Article| Image
English
English
|
Deutsch
|
日本語
|
Français
|
Español
Directory Of Year 2007, Issue 52
The current issue
Current Location:English » 200752 » Culture Hunger
Bookmark and ShareCopy Reference Bookmark and Share Add To Favorite

Culture Hunger

Year:2007 Issue:52

Column: WEEKLY WATCH

Author:

Release Date:2007-12-27

Page: 4-9

Full Text:  

After the Hubei Provincial Museum in central China first announced its free admission policy, every day it received more than 10,000 visitors, 10 times more than previous figures. Now it remains steady at about 5,000.

For years, high ticket fares have kept citizens away from public cultural venues. What happened to the Hubei Provincial Museum shows that people's demand is far from being satisfied.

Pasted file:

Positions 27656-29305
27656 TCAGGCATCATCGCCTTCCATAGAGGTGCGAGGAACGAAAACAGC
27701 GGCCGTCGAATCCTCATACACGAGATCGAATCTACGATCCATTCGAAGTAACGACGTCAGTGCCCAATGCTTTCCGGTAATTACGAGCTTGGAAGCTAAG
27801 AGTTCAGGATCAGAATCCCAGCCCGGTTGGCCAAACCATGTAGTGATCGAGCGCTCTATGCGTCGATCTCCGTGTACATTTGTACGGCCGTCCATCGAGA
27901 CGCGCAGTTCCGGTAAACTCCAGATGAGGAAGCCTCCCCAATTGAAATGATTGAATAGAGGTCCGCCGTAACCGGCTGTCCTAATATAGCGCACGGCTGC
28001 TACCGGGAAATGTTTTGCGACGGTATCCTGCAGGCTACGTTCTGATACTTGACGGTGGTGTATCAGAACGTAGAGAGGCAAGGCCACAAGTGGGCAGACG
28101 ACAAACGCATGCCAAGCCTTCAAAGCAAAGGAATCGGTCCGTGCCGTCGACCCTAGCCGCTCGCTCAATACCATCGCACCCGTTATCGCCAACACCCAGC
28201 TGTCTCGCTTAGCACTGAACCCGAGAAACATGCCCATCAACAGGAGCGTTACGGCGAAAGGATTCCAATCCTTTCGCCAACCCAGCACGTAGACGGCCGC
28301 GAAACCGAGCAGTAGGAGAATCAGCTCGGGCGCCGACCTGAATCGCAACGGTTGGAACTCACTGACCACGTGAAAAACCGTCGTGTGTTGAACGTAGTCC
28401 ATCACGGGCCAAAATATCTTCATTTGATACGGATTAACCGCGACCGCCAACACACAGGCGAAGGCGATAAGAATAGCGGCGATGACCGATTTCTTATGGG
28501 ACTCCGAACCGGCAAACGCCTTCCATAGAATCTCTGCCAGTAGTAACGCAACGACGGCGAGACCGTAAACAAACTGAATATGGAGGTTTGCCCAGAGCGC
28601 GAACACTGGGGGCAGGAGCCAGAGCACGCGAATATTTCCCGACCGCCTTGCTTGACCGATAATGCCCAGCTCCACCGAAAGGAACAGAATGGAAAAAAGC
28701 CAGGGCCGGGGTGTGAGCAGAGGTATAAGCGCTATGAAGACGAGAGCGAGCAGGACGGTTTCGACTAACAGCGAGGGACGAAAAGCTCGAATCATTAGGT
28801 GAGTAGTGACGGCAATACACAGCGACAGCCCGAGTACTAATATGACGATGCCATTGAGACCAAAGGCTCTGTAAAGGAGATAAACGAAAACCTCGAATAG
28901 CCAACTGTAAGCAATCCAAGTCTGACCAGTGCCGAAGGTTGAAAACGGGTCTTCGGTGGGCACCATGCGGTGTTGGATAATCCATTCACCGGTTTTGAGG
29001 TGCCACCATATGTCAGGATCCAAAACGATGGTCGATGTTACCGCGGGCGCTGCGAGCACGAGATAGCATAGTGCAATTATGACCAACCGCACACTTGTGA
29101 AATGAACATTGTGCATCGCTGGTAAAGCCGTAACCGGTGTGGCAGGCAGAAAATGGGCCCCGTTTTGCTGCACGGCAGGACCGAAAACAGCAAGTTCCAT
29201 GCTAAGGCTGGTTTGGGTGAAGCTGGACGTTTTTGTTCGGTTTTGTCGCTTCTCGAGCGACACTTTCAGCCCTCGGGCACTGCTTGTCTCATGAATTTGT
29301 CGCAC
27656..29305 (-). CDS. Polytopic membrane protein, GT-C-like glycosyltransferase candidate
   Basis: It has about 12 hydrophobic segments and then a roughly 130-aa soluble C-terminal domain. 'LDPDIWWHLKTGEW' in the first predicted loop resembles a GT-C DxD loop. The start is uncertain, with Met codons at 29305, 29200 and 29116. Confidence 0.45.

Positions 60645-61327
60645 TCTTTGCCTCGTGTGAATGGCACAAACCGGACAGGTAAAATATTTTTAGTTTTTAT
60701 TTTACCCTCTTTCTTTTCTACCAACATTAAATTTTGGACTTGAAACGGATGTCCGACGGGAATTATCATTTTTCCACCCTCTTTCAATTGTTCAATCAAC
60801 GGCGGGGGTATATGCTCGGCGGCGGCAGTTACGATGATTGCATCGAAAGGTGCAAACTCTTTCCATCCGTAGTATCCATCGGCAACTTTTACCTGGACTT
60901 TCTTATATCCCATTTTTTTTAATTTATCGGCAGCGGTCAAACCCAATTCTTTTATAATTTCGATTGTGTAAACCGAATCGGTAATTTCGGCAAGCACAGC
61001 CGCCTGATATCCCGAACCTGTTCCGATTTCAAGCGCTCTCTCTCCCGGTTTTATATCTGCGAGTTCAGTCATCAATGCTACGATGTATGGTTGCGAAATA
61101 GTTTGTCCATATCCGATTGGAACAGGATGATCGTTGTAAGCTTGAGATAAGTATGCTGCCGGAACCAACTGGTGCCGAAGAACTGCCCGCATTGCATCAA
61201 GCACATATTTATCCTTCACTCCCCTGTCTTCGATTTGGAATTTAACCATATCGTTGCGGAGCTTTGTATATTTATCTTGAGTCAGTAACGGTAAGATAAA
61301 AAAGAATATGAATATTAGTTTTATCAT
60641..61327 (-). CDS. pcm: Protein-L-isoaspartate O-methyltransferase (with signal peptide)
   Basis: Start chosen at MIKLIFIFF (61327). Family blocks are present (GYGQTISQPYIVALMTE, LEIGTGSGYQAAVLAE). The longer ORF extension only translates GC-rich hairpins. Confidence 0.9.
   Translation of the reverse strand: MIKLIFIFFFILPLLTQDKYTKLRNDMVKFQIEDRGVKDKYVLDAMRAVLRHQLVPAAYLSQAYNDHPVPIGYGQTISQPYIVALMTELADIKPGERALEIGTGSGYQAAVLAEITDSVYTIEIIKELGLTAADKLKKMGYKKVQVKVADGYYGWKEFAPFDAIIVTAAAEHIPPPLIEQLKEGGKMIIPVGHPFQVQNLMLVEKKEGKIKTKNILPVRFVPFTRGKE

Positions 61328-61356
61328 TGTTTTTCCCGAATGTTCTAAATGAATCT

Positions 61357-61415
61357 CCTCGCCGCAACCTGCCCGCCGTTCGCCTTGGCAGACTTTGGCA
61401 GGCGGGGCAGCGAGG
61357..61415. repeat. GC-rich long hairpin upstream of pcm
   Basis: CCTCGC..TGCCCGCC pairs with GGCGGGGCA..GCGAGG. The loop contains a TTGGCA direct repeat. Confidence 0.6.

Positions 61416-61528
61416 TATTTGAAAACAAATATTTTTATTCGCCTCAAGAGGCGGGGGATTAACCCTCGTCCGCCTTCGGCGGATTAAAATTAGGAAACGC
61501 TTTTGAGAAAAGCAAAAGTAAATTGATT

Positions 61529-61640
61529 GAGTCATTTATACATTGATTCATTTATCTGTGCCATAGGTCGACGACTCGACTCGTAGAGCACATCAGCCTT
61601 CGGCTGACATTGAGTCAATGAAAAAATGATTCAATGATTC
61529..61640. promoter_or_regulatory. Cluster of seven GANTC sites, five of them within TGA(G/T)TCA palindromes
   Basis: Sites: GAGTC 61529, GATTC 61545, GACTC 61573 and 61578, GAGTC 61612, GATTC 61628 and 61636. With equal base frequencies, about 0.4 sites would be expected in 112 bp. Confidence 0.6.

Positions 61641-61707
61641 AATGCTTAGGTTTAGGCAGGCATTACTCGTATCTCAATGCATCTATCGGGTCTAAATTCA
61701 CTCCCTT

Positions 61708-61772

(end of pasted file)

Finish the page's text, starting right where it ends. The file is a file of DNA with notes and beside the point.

At present, China's public cultural institutions operate largely on ticket income. However, unlike other sectors, such institutions are supposed to be non-profit facilities whose operation should rely on stable government subsidies, even under the market economy system.

With economic growth, "inadequate finance" can no longer justify some local governments' refusal to subsidize public cultural institutions. In many places, even if local fiscal revenues run very well, few money will be "wasted" on cultural institutions, as they are believed unable to prove how well the local economy is doing. To a large extent, the problem does not lie in money, but in the lack of a stable financial basis.

Culture is also an important part of people's lives, so it's hoped that in the coming years, the public can enjoy more free admission into cultural places such as museums.

Workers' Daily

GO TO TOP
5 chegongzhuang Xilu, P.O.Box 399-T, Beijing, China, 100048
Tel: +86 10 68413030
Fax: +86 10 68412023
Email: cmjservice@mail.cibtc.com.cn
0.028